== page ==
Since 2017, French cement company formerly Lafarge, world leader in cement production, faces legal trouble for its human rights record. In December 2017, French judges indicted six former top-level managers, all French nationals, in connection with potential crimes relating to Lafarge’s activities in Syria. The indictments concern the financing of terrorism, violation of EU sanctions and endangering the lives of others.
This followed a criminal complaint against Lafarge and its subsidiary Lafarge Cement Syria (LCS) filed by eleven Syrian former employees together with ECCHR and its French partner organization Sherpa in November 2016 in Paris.
The proceedings show that it is possible to hold companies accountable, if their actions contribute to grave human rights violations and fan the flames of war.
Jalabiya located between al-Raqqa and Manbij in the north of Syria in the years between 2012 and 2014. There is no doubt that IS was committing grave crimes against the civil population during that time.
ECCHR and Sherpa argue that Lafarge and LCS have acted as an accomplice to these crimes by financing IS in various ways with up to several million Euros. Lafarge is believed to have purchased commodities like oil and pozzolan from IS and to have paid fees for passes, up to millions of Euros.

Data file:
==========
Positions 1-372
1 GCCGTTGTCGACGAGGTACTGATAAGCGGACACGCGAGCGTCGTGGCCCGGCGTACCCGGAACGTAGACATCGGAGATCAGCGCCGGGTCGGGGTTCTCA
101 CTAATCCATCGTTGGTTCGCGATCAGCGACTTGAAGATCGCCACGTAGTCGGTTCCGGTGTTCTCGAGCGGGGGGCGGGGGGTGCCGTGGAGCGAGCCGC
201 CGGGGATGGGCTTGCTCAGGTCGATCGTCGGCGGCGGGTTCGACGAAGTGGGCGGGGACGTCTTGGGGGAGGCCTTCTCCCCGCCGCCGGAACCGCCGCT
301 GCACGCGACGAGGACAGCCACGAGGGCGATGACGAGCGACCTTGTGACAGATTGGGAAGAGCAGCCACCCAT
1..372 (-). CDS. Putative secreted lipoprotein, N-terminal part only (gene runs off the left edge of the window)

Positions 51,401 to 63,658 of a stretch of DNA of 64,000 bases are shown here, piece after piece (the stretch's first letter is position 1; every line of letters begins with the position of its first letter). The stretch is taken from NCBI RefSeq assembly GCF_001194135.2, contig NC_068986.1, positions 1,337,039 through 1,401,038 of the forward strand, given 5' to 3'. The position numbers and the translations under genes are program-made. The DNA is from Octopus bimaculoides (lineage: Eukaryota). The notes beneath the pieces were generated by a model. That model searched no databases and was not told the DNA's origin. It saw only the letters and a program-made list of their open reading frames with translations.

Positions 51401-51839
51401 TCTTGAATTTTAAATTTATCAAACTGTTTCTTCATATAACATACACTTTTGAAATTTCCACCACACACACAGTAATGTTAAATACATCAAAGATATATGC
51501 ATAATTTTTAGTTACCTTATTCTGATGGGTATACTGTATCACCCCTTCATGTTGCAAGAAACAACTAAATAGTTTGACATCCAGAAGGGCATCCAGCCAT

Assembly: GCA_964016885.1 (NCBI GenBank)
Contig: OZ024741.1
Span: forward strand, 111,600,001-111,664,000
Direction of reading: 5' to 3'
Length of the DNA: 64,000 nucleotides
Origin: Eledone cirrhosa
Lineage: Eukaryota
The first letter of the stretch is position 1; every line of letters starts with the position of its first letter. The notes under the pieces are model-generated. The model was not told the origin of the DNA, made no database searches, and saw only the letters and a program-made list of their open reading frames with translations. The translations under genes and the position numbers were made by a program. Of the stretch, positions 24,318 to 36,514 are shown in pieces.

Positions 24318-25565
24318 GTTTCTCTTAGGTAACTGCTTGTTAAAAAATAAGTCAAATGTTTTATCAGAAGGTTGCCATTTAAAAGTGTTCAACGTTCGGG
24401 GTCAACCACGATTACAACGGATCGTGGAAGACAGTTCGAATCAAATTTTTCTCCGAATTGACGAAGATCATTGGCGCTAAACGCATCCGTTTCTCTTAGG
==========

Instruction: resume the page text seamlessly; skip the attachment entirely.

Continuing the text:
The claimants further accuse Lafarge and LCS of negligently endangering their employees’ lives and having them work in conditions incompatible with human dignity. LCS withdrew its non-Syrian staff from its factory in Jalabiya. The Syrian employees continued to work there.
ECCHR’s and Sherpa’s information indicate that the French company failed in providing security for the Syrian staff. Although the violent conflicts close to the factory continuously intensified since 2012 there was no evacuation plan in place when IS attacked and took over the factory. The local staff was left to flee completely on their own.
By doing business in conflict regions, transnational corporations can contribute to violent escalations and grave human rights violations.
Since the beginning of the armed conflict an extensive war economy has evolved in Syria in which nearly all conflict parties are involved. This involves trade in weapons, raw materials and other goods of interest to conflict parties, states and corporations. There are many actors that are profiting from the situation: from local firms to arms and defense companies in various countries to large transnational corporations as Lafarge.